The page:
Divers often gain their first certification dives at Catalina leading many to think that this place is for beginners only. But there are also advanced sites that will please even seasoned divers.

An “advanced” diver is not always one with that stamp on their certification card. For definition here we will qualify “advanced” as a diver with a minimum of 50 dives (preferably 100) in a variety of situations including strong current, deep (100+ feet) and with proper equipment and knowledge to use it.


This is the best advanced dive at Catalina, perhaps in California. 1.6 miles off the backside are submerged pinnacles in open ocean. The shallowest reaches to within 55 feet of the surface with diving depths averaging 100 feet across the top of the massive main pinnacle. The water is crystal clear and drop-offs monumental descending vertically to 160 feet or more into the abyss. There are deep cuts and valleys in the monolith as well as ledges along the walls. One can make hundreds of dives here and still be thrilled by the grandeur of this Yosemite of the underwater world.

Marine life is prolific and colorful. Huge schools of fish hover over the narrow plateaus with pelagic predators often close behind. Main attraction is the large stands of purple hydrocoral. No other place in California is there more purple coral and it is everywhere. Protected, this slow growing hard coral (although not a true coral) fills the gullies providing an excellent backdrop for photographing garibaldi, treefish, lingcod and other reef fish that are abundant on this spectacular dive.

Cautions: Large swells, currents, vertical drop-off to very deep water. Watch air consumption and buoyancy.


In spite of its name, Little Farnsworth actually bears little resemblance
to its big brother. Yes, it is a rocky pinnacle dropping off to deep water but not excessive depths (about 140 at the base). The water is not as clear and marine life quite different. The advantage of this site is it is just off Catalina’s frontside and rarely suffers from rough seas. The currents, however, can be very strong.

The pinnacle is about 120 feet across at its base with a smaller point toward shore and a saddle in between. Under the saddle is an impassible crack from one side to the next. A lot of fish use this area for shelter. Across the tops of the pinnacle are stands of gorgonian, many adorned with parasitic zoanthis anemones making for pale yellow branches extending into the current. Nudibranchs are abundant. This is a great macro photo spot.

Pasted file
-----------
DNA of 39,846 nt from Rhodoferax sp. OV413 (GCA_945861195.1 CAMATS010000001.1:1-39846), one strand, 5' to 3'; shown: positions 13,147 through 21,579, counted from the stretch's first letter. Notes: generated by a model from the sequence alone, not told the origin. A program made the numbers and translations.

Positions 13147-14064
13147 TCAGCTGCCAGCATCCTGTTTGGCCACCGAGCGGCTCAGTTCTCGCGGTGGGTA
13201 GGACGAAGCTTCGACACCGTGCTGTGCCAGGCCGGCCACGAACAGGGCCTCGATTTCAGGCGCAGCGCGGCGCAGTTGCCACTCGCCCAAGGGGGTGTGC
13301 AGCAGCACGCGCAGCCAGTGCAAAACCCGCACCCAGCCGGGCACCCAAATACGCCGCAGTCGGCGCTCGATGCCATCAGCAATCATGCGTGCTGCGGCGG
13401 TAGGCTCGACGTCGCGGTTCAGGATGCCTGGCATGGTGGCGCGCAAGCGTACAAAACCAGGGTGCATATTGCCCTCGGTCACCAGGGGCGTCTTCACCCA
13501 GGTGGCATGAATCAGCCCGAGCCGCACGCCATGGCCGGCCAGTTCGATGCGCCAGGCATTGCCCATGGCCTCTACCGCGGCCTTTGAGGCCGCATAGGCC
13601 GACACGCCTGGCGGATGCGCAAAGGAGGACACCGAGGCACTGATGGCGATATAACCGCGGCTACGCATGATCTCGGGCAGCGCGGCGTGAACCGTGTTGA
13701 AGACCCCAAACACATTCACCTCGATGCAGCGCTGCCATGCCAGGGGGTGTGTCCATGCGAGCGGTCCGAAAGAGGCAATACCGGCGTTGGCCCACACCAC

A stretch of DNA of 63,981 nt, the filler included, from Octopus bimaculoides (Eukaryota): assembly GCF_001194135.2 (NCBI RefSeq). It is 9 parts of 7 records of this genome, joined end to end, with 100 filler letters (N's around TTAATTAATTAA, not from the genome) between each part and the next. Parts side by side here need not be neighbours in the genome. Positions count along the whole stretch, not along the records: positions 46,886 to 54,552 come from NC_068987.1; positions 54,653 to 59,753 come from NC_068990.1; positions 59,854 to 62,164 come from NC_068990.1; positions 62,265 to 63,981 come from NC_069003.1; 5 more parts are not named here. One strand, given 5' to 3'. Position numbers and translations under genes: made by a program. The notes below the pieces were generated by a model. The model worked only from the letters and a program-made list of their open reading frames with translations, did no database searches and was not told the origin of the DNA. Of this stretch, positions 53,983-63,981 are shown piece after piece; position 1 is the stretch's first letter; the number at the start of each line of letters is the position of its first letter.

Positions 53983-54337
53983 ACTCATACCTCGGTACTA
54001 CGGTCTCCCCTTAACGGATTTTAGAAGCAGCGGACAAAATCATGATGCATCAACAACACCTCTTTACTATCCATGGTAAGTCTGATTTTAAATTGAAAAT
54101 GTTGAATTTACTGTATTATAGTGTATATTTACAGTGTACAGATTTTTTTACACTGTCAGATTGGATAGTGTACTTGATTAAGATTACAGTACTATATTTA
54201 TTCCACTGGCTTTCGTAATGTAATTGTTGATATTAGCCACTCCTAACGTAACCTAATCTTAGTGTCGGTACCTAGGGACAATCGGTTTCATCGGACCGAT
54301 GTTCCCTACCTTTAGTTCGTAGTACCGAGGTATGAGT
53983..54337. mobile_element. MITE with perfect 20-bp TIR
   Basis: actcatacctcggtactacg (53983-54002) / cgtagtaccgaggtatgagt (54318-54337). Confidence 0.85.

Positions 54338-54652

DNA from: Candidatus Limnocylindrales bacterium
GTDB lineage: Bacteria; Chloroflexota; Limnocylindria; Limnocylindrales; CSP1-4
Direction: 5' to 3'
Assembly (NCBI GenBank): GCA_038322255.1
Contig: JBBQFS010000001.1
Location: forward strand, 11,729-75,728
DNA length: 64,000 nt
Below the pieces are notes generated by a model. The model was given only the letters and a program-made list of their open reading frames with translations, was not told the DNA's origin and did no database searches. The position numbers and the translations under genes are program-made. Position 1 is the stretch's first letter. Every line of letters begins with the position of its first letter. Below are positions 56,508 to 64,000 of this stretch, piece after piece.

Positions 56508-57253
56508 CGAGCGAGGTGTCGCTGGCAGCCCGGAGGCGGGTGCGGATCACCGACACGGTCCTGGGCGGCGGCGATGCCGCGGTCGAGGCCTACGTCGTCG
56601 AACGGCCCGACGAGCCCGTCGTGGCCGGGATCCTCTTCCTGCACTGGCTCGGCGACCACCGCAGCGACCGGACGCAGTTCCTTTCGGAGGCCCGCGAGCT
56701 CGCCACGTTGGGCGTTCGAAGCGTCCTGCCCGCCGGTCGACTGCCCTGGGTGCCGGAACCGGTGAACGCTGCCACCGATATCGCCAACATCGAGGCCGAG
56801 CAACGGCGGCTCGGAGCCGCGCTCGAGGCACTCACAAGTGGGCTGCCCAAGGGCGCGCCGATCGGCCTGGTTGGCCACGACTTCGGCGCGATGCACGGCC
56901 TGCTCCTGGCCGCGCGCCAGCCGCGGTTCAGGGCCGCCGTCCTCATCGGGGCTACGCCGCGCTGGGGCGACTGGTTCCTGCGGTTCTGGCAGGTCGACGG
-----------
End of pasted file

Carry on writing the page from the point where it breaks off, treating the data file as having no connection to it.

Cautions: Currents, difficult anchorage, boat traffic.


In 1930 this luxury yacht burn and sank just outside of Avalon Harbor. The bow and stern are intact and offer some fantastic exploration and photographic opportunities. The wreck is roughly perpendicular to shore about 100 yards west of Casino Point Underwater Park. Because this is an active mooring area, permission from harbor master is required to dive and will only be granted during the winter when boat traffic is less.

Stern of the wreck peaks out at 60 feet down. You can spend your entire dive at the stern in less than 80 feet and have a enjoyable dive. The metal hull is heavily corroded with abundant holes for fish and light to move in and out. Great wide-angle photo opportunities are abundant.

But for truly excellent wide angle photos head for the bow. The Valiant is upright appearing proudly defiant in spite of three quarters of century on the bottom. The vertical faces are adorned with gorgonia for color. Have a diver pose at the top and head for the bottom off the bow (you’ll be in 100+ feet of water) and shoot up with the sun streaming overhead. Awesome!

And what good would a wreck be without a legend of treasure? After sinking, an insurance claim was filed for $67,000 in diamonds that reportedly went down with the burning hulk. It has never been found. A few catches — 1) insurance fraud is a possibility, 2) somebody may have found it years ago and never reported it (income taxes), 3) it was in pewter jewelry box that likely melted around the jewels during the fire turning the treasure into a non-descript lump on the bottom.

Caution: Boat traffic.


Ship Rock is a great dive any way you cut it. While certainly not a beginner dive, intermediate or higher divers can have a great dive in 70 feet or less. But for a different experience, head for the base of the rock mountain in 130 feet down. Angel sharks populate the sand nearby. Look for large horn sharks in the rocks. Exotic anemones, rockfish and other animals generally only found in deep water are seen.

Cautions: Depths, current.


Near the west end of the island is the wash rock known as Johnson’s Rock. A large, shallow (20-60 feet) reef with accompanying kelp forest surrounds the rock. But farther out and to the west are a number of tall rock pinnacles jutting up from deep water. I am aware of two but I have heard there are more. My favorite rises vertically from 140 feet to within 65 of the surface. Another pinnacle, peaking at 75 feet, is immediately adjacent with a saddle between. A large overhang at the saddle leads to a cave with lobster, scallops, aggregating coral, and anemones. This is a wilderness dive unexpected on the frontside of Catalina. Locations of these special reefs are a closely guarded secret and they are difficult to find as the top surface area is quite small and they rise vertically from the deep. Ordinary GPS is not enough. My suggestion: Ride a charter boat that knows the area well.

Cautions: Depth, current. Buoyancy critical on vertical faces.